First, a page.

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HOF class sets record for living inductees

MLB.com

The record for most living Hall of Fame electees in any five-year span was shattered on Wednesday night at 23, now that Chipper Jones, Vladimir Guerrero, Jim Thome and Trevor Hoffman have been added to the Class of 2018 along with Modern Baseball Era electees Jack Morris and Alan Trammell.

That breaks the previous record of 20 established in 1969-73. The Baseball Writers' Association of America also has now tied the four-year record of its electees at 13, and the net effect is that a half-dozen more speeches are coming to Cooperstown on July 29 as fans see living legends.

The record for most living Hall of Fame electees in any five-year span was shattered on Wednesday night at 23, now that Chipper Jones, Vladimir Guerrero, Jim Thome and Trevor Hoffman have been added to the Class of 2018 along with Modern Baseball Era electees Jack Morris and Alan Trammell.

That breaks the previous record of 20 established in 1969-73. The Baseball Writers' Association of America also has now tied the four-year record of its electees at 13, and the net effect is that a half-dozen more speeches are coming to Cooperstown on July 29 as fans see living legends.

Complete voting results

The good times are expected to keep rolling for Hall hopefuls in 2019, with Mariano Rivera a lock for first-ballot election, Edgar Martinez expected to join him in his last year of BBWAA eligibility and Mike Mussina among those knocking on the door. Next year is also the Today's Game Committee vote, with candidates from 1988-present.

Video: HOF electees Morris and Trammell join MLB Network

"Hall of Fame Induction Weekend is when fans can come out to salute their heroes with the ultimate honor of being elected," said National Baseball Hall of Fame and Museum president Jeff Idelson, who read the names of the electees Wednesday on MLB Network. "Earning election is difficult, even in this era of many living electees. Only one percent of those to wear a Major League uniform end up with a plaque in Cooperstown.

"Cooperstown is about the history of the game, but those who create the history help bring the museum to life. Having a number of living electees, all of whom are deserving, certainly helps to embrace a wider fan base."

Complete Hall of Fame coverage

This is the fourth time in the last five years that as many as three former players were voted in by baseball writers, and again next year's class could mean it's five out of six. Before 2014, you had to go back to 1999 to find the last time a trio was elected by writers: Nolan Ryan, George Brett and Robin Yount.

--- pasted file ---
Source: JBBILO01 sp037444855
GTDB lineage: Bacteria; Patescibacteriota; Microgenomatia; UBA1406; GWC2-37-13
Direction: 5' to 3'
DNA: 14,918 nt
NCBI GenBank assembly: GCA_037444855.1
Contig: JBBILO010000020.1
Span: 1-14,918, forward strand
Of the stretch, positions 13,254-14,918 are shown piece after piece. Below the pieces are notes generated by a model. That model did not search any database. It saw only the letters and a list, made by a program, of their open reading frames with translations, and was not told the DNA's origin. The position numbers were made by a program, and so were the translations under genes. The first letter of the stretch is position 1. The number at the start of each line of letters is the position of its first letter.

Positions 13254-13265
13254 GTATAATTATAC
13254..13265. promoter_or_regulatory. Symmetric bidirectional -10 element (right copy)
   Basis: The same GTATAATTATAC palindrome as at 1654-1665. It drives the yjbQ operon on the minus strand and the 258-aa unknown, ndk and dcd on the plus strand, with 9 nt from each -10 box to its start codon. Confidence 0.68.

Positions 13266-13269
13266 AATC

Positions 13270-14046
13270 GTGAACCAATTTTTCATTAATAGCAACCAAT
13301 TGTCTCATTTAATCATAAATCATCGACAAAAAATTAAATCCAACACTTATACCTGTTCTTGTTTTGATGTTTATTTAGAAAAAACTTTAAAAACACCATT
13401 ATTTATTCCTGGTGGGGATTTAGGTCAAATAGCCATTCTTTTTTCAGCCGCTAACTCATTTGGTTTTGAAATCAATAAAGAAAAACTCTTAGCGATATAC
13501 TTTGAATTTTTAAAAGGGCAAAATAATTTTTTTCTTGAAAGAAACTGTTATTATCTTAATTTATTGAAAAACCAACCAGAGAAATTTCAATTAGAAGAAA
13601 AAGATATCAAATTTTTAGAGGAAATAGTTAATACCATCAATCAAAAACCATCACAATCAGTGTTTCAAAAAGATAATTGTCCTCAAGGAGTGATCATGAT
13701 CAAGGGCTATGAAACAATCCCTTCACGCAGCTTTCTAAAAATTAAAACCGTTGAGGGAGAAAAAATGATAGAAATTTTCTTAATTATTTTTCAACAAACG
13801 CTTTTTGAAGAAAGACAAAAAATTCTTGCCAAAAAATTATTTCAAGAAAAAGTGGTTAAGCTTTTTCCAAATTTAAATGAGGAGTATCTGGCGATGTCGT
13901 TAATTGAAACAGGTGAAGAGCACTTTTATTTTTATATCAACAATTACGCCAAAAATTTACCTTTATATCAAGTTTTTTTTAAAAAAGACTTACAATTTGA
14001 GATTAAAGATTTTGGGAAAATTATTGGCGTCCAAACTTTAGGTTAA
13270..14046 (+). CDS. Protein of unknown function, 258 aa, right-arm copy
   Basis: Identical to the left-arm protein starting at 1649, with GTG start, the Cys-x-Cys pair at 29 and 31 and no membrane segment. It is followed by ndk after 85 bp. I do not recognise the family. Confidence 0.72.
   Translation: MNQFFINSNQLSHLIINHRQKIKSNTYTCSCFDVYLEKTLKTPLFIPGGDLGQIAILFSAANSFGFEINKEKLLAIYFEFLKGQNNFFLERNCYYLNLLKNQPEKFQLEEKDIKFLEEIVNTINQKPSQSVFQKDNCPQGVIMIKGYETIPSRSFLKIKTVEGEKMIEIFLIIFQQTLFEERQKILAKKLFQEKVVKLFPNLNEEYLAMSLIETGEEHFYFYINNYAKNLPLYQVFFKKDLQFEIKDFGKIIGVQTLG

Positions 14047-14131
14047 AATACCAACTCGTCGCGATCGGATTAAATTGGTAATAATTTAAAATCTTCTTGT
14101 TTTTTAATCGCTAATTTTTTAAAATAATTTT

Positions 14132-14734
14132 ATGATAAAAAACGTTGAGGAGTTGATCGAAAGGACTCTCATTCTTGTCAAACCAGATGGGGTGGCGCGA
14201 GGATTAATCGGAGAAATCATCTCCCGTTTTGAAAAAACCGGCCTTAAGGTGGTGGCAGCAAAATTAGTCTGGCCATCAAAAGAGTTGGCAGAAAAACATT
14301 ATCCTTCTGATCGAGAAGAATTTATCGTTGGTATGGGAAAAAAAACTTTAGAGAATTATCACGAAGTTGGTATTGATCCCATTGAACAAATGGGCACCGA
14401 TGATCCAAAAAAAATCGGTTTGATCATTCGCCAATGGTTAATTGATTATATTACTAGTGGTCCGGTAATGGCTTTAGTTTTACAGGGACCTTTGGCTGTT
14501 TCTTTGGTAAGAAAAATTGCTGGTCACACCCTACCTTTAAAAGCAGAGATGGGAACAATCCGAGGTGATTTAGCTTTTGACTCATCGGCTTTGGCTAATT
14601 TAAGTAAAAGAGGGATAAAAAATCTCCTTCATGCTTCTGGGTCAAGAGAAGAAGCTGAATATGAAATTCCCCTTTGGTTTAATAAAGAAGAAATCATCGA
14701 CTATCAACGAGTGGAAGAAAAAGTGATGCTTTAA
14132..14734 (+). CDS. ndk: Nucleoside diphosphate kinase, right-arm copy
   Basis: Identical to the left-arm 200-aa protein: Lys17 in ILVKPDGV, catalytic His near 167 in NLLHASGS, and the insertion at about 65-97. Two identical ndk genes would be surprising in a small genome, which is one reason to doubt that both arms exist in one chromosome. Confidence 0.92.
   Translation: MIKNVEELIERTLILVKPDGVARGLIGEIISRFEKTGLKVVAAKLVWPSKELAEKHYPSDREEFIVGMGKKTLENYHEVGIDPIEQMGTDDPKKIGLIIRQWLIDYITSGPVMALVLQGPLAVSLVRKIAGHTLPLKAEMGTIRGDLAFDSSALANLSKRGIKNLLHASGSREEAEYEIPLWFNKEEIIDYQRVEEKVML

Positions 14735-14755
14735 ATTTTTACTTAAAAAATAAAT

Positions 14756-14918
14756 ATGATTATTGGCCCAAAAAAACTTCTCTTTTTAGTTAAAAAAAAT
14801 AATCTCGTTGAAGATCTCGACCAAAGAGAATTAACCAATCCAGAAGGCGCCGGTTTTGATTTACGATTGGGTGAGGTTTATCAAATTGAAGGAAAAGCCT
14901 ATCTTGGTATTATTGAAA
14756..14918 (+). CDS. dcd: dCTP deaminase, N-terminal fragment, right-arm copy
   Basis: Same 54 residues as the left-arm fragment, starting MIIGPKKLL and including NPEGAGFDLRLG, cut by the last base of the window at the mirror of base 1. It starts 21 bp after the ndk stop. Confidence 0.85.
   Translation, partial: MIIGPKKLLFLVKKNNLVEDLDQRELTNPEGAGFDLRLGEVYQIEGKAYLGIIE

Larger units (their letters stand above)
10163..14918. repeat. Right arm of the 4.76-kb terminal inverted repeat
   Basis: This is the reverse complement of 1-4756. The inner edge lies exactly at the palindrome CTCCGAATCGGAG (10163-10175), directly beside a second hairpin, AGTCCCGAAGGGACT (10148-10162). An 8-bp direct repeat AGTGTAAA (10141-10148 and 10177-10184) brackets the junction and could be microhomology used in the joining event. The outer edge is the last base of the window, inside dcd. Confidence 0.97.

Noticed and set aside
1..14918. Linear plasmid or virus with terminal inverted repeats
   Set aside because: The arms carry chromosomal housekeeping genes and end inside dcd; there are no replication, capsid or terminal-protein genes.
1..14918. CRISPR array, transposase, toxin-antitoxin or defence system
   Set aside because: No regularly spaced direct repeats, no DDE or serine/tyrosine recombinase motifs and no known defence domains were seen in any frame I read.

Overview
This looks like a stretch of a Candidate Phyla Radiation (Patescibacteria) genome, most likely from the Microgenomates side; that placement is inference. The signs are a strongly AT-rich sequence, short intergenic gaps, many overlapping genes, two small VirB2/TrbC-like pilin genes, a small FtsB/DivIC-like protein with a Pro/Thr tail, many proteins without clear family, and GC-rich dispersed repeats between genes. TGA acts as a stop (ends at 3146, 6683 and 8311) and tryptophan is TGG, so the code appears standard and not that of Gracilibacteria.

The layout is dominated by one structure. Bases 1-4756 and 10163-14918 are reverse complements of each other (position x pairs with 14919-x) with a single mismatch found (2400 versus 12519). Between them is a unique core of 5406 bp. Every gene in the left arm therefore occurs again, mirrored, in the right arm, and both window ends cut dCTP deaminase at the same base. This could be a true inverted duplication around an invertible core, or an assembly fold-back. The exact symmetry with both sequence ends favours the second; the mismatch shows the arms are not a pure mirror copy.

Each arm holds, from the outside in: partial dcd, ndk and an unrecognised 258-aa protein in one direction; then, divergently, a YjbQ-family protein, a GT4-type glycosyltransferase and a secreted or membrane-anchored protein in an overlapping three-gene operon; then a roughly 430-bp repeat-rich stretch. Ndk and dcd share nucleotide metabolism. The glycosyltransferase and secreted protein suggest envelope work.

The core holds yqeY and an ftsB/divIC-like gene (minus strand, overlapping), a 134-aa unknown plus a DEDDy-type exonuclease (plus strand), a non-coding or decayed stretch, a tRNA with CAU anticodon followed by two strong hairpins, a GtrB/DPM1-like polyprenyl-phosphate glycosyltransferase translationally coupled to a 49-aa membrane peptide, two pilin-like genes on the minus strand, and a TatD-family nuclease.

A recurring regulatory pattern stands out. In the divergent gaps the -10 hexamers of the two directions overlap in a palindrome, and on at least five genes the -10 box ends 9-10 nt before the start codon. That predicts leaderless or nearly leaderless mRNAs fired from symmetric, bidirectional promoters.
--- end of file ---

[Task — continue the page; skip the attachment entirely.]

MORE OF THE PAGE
Here's another way to look at the stark contrast between these past five years and the five years before them: From 2009-13, there were 14 Hall inductees. Only six of those were elected by the BBWAA, half as many as from 2014-17. And of those 14 inductees, only three elected by the Veterans Committee were living at the time: executive Pat Gillick, manager Whitey Herzog and umpire Doug Harvey (who passed away on Jan. 13).

It is important to note that this five-year record would be for "living" electees, because in 2006, the Hall inducted 17 former Negro Leaguers, plus Bruce Sutter.

Here is a look at the five-year plaque rush:

2018: Jones, Guerrero, Thome and Hoffman (BBWAA); Morris and Trammell

2017: Jeff Bagwell, Tim Raines and Ivan Rodriguez (BBWAA); John Schuerholz and Bud Selig

2016: Ken Griffey Jr. and Mike Piazza (BBWAA)

2015: Randy Johnson, Pedro Martinez, John Smoltz and Craig Biggio (BBWAA)

2014: Greg Maddux, Tom Glavine and Frank Thomas (BBWAA); Bobby Cox, Tony La Russa and Joe Torre

Three of those 2014 inductees represented the powerhouse Braves era, and that representation is still going strong. Now that Jones is also in, that's six Braves among 23 living electees over a five-year span -- a stunning 26 percent. Never mind that Maddux chose to go without a team logo on his plaque because of his success with the Cubs, Dodgers and Padres.

"When you look back at the 1990s and early 2000s, the Braves were winning their division virtually every year," Idelson said. "Although it resulted in only one championship, their prolonged excellence over a decade-plus, it's emblematic that the guys who have earned elections have represented great teams, from their general manager to their manager to their 1-2-3 pitchers to ... Jones as the second No. 1 Draft pick ever."

Mark Newman is enterprise editor of MLB.com and a baseball writer since 1990. Follow him on Twitter @Marathoner.